Dublin comedy spot goes crazy for Meshugenah Jews

In 2005, in the middle of a nasty, seemingly never-ending divorce, John DeKoven considered his options.

He could be quietly miserable. He could pay a therapist $150 an hour to listen to his complaints. Or he could get up on a stage and vent about it — and make people laugh while he was at it.

“To me, comedy will always be much better than therapy,” DeKoven says. Six years later, he’s established a sizable local following as a standup comedian and as the owner of Bunjo’s Comedy Lounge in Dublin, where he curates a full schedule of standup acts on Friday and Saturday nights.

On June 18, DeKoven and five other local comedians will be getting back to their roots with the Meshugenah Comedy Tour, now a semi-regular standup night at Bunjo’s. The lineup of comedians changes, but one thread is consistent: an appreciation for the kind of dry, sardonic wit that’s made Jews a force in comedy for generations.

John DeKoven

This bill includes David Kleinberg (dubbed “The Old Jew”), Ben Feldman (“The Sarcastic Jew”), Bryce Druzin (“The Ambivalent Jew”), Bob Lieberman (“The Wise Guy Jew”) and Loren Kraut (“The Neurotic Jew”). For these nights, DeKoven has taken on the honorific “The Republican Jew.”

The idea for a night of Jewish comedians came about organically, according to DeKoven, who originally put on a nondenominational “Festivus” comedy night once a year, around Christmas, for people who were sick of the holidays.

“Then there would be other nights where I booked a show and it just so happened four out of the five comics were Jewish,” he says with a laugh. “That’s kind of a joke in and of itself, that it’s almost a prerequisite to be Jewish to do standup.”

“Sarcastic Jew” Feldman, who’s been working the San Francisco scene for the past eight years — and who calls himself a “staunch atheist” — says Judaism is just part of his culture. For Feldman, the focus is on doing as many shows as possible, while still working full time in the tech industry to make ends meet.

“I would love to focus on comedy,” the Oakland resident says. “That’s the eventual goal.”

Ben Feldman

Feldman’s first experiences on stage as a young adult were as a musician. “About eight years ago, I got kind of sick having to rely on other people to perform,” he recalls.

“There was always a lot of coordination and a lot of egos, and you can’t always get your way … I’d always been able to make people laugh, so I thought, why don’t I just try doing that?”

His role in this show is consistent with the dry kind of humor he loves as an audience member; he names Todd Barry — a cult favorite known for his deadpan commentary on life’s little annoyances — as an idol.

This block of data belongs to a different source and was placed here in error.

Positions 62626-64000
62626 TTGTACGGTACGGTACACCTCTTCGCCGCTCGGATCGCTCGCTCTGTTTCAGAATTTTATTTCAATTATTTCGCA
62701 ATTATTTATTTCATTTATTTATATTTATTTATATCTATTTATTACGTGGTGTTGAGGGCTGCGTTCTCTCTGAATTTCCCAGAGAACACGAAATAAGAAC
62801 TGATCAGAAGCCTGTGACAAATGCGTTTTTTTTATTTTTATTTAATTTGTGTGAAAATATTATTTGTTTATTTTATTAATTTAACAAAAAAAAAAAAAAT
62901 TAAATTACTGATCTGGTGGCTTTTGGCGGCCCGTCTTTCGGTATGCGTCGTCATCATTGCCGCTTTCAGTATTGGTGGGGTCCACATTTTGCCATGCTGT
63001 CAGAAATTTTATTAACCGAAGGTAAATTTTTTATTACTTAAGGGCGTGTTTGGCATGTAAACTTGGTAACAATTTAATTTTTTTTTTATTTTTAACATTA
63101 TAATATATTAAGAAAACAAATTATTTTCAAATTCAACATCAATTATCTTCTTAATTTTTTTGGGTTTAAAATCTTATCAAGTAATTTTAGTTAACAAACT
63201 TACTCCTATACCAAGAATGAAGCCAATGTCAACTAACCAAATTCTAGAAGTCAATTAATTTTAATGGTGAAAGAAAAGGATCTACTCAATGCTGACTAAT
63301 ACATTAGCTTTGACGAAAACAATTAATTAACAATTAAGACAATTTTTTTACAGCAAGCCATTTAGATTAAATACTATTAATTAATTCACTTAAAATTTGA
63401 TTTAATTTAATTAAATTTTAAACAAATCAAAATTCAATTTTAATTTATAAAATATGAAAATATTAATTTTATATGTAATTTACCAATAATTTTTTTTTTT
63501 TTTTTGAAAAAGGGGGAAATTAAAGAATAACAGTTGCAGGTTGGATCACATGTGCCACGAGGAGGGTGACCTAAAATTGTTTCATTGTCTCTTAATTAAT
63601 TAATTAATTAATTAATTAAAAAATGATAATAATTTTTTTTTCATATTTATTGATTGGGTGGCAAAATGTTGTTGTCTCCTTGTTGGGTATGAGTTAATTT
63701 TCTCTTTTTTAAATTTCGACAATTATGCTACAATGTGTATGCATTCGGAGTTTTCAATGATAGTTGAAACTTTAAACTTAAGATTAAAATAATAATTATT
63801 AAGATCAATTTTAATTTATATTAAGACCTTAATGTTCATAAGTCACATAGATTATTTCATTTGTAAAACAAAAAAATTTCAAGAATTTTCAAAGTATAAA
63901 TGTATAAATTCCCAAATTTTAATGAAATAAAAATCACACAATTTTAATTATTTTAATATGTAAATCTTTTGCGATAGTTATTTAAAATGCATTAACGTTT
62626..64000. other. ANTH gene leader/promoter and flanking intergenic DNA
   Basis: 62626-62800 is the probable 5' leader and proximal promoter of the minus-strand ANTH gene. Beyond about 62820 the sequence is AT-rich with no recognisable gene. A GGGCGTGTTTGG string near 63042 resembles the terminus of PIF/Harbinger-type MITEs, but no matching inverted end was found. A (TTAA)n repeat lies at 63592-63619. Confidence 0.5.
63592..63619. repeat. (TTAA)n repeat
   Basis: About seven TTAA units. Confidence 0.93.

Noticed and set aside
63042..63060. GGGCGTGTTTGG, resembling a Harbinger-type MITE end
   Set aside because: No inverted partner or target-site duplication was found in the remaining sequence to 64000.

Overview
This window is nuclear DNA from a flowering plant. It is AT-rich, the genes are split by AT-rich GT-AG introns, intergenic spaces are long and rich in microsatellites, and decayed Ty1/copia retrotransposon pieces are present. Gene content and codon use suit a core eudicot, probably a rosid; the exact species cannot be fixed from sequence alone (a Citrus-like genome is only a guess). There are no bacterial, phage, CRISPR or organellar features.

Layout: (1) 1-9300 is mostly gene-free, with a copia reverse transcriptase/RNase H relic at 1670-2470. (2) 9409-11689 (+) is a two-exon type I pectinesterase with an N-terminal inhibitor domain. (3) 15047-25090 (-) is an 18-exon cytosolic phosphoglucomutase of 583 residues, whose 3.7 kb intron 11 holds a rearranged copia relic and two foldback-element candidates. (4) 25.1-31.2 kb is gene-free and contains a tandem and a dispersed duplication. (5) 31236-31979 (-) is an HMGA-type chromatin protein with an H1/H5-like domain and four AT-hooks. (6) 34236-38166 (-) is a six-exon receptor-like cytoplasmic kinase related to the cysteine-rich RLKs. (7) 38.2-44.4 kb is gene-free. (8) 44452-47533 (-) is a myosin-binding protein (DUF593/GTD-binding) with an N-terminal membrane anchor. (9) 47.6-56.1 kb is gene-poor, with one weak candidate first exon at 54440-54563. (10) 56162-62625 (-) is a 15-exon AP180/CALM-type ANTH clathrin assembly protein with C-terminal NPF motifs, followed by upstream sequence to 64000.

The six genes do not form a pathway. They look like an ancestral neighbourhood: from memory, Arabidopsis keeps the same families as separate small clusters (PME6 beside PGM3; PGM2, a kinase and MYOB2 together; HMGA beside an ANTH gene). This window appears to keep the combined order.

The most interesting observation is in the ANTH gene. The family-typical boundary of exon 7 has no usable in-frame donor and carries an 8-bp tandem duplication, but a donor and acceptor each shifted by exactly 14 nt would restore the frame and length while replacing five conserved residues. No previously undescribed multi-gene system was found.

“As far as influences go, it’s more the witty, sarcastic, satirical stuff than the high-energy stuff, the sex and bathroom jokes,” says Feldman, who maintains a strong Internet presence and performs regularly around San Francisco, in addition to running a weekly show at the Comet Club in the Marina District.

But there’s something particularly charming about the scene at Bunjo’s, he said.

“The crowd there is more suburban and mainstream, so it’s been a nice challenge to try to appeal to those crowds, to adapt to that,” he says. “But there are quite a few regulars, and they’re really enthusiastic.”

For Lieberman, the “The Wise Guy Jew,” the Meshugenah Comedy Tour is a way to pay tribute to a generation of comics that inspired him as a kid growing up on Long Island, N.Y.

“I’m of an age where I got to see a lot of the old-school comics, both on TV and live on stage in the Catskills,” he says. “But I really got turned on to standup by the early specials on HBO in the mid-’80s, which had comics like George Carlin, Steve Martin, Robert Klein, David Steinberg and David Brenner.”

Ask a range of different comics about the current state of Jewish comedy, and you’ll get a range of answers. For his part, Lieberman says it’s on the verge of being obsolete, with older comedians like Billy Crystal being the last of the “standard-bearers.” And really, Lieberman says, “I find it annoying that he can’t seem to appear on television for 10 minutes without making a joke that includes the word ‘Jew.’ ”

But if DeKoven has anything to do with it, the Jewish comic tradition won’t exactly go quietly into the night. He left a career in real estate in order to pursue his passion for comedy, and says the gigs are worth the drawbacks.

“It’s not always easy,” he says. “But it’s a labor of love.” 

The Meshugenah Comedy Tour takes place 7:30 p.m. June 18 at Bunjo’s Comedy Lounge, 6513 Regional St., Dublin. For more information or for tickets visit www.bunjoscomedy.com.

Emma Silvers

Emma Silvers is a former J. staff writer.